INTELLIGENT WORK FORUMS
FOR ENGINEERING PROFESSIONALS

Log In

Come Join Us!

Are you an
Engineering professional?
Join Eng-Tips Forums!
  • Talk With Other Members
  • Be Notified Of Responses
    To Your Posts
  • Keyword Search
  • One-Click Access To Your
    Favorite Forums
  • Automated Signatures
    On Your Posts
  • Best Of All, It's Free!

*Eng-Tips's functionality depends on members receiving e-mail. By joining you are opting in to receive e-mail.

Posting Guidelines

Promoting, selling, recruiting, coursework and thesis posting is forbidden.

Jobs

Malleable Iron Fittings for Instrument air service

Malleable Iron Fittings for Instrument air service

(OP)
This subject had a reference under thread404-7823: Malleable Iron Fitting Rating,

Why is that Instrument air service of 7 bar (g) pressure cannot use MI fittings. Why is it required to use class 3000 threaded forged fittings. In some cases it is required to go for class 6000. I do not see it used although allowed by B31.3. ASTM A197 is a listed material and the PT and service conditions does not exclude use.

RE: Malleable Iron Fittings for Instrument air service

I'm not aware of any code prohibition against the use of A197 cupola malleable iron 150# B16.3 threaded fittings in instrument air service at 7 bar(g). If such a restriction exists, it is likely a customer/user rule rather than a code rule, and based on bias rather than on experience. We use galvanized steel pipe and 150# MI threaded fittings from 1/2" through 2" for instrument air, nitrogen and cooling water on nearly every plant we build.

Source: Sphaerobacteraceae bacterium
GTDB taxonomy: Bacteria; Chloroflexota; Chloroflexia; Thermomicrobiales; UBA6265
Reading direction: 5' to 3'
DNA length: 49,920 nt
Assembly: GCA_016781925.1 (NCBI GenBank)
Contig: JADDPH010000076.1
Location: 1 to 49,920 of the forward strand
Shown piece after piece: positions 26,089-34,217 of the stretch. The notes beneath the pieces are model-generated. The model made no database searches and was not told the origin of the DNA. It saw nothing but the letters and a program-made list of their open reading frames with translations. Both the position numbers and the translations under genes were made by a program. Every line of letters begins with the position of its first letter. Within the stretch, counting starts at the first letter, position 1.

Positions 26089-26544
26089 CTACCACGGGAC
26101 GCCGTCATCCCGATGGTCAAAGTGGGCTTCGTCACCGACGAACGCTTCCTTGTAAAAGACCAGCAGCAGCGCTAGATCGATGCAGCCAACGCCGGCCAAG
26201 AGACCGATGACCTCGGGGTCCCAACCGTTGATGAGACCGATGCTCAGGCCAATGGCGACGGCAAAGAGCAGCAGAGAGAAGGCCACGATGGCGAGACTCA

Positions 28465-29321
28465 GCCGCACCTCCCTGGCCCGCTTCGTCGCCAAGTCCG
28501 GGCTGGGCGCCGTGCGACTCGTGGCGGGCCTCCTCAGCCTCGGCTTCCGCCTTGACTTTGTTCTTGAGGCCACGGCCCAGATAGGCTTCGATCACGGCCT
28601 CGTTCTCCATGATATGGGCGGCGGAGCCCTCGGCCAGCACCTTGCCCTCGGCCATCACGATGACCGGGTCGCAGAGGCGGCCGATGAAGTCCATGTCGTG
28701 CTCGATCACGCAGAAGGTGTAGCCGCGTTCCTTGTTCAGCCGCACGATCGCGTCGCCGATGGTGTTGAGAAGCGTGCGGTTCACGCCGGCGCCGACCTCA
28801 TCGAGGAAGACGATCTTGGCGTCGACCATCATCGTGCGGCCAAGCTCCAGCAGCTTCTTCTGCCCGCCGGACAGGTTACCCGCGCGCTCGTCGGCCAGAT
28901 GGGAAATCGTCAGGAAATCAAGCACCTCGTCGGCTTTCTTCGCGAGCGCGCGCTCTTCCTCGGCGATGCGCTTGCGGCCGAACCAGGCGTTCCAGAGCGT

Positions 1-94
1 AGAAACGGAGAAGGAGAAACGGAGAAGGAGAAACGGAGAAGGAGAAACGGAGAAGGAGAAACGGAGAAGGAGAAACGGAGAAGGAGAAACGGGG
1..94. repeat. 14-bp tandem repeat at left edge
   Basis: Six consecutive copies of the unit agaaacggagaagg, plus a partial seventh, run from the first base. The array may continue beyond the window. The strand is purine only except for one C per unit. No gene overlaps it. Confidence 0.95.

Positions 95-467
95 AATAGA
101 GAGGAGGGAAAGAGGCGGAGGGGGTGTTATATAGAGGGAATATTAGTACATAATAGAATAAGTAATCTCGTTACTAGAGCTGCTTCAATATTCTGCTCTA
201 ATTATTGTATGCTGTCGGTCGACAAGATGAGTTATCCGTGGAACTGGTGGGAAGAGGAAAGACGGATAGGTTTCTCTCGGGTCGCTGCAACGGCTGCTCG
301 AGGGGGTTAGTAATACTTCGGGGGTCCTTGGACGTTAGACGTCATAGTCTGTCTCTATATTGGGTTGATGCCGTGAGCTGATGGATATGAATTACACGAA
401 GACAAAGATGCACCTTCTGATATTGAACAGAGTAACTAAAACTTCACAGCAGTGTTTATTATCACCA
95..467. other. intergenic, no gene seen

We do restrict their use to Category D services and do not use them for either steam or condensate unless it is of very modest pressure. We wouldn't use them with 150 psi saturated steam. Maximum service temperature is 366F (177 C) which happens to match perfectly with the upper limit of the anaerobic pipethread sealant we use in addition to heavy 1.3-1.5 s.g. teflon tape we use with these components.

We don't use 300# MI fittings though. In fact we keep them out of our facility entirely. They are too easily confused with 3000# A105 carbon steel components- they have very similar appearance and it is easy to mistake the markings too, and that can cause a serious problem.

Red Flag This Post

Please let us know here why this post is inappropriate. Reasons such as off-topic, duplicates, flames, illegal, vulgar, or students posting their homework.

Red Flag Submitted

Thank you for helping keep Eng-Tips Forums free from inappropriate posts.
The Eng-Tips staff will check this out and take appropriate action.

Reply To This Thread

Posting in the Eng-Tips forums is a member-only feature.

Click Here to join Eng-Tips and talk with other members!


Resources


Close Box

Join Eng-Tips® Today!

Join your peers on the Internet's largest technical engineering professional community.
It's easy to join and it's free.

Here's Why Members Love Eng-Tips Forums:

Register now while it's still free!

Already a member? Close this window and log in.

Join Us             Close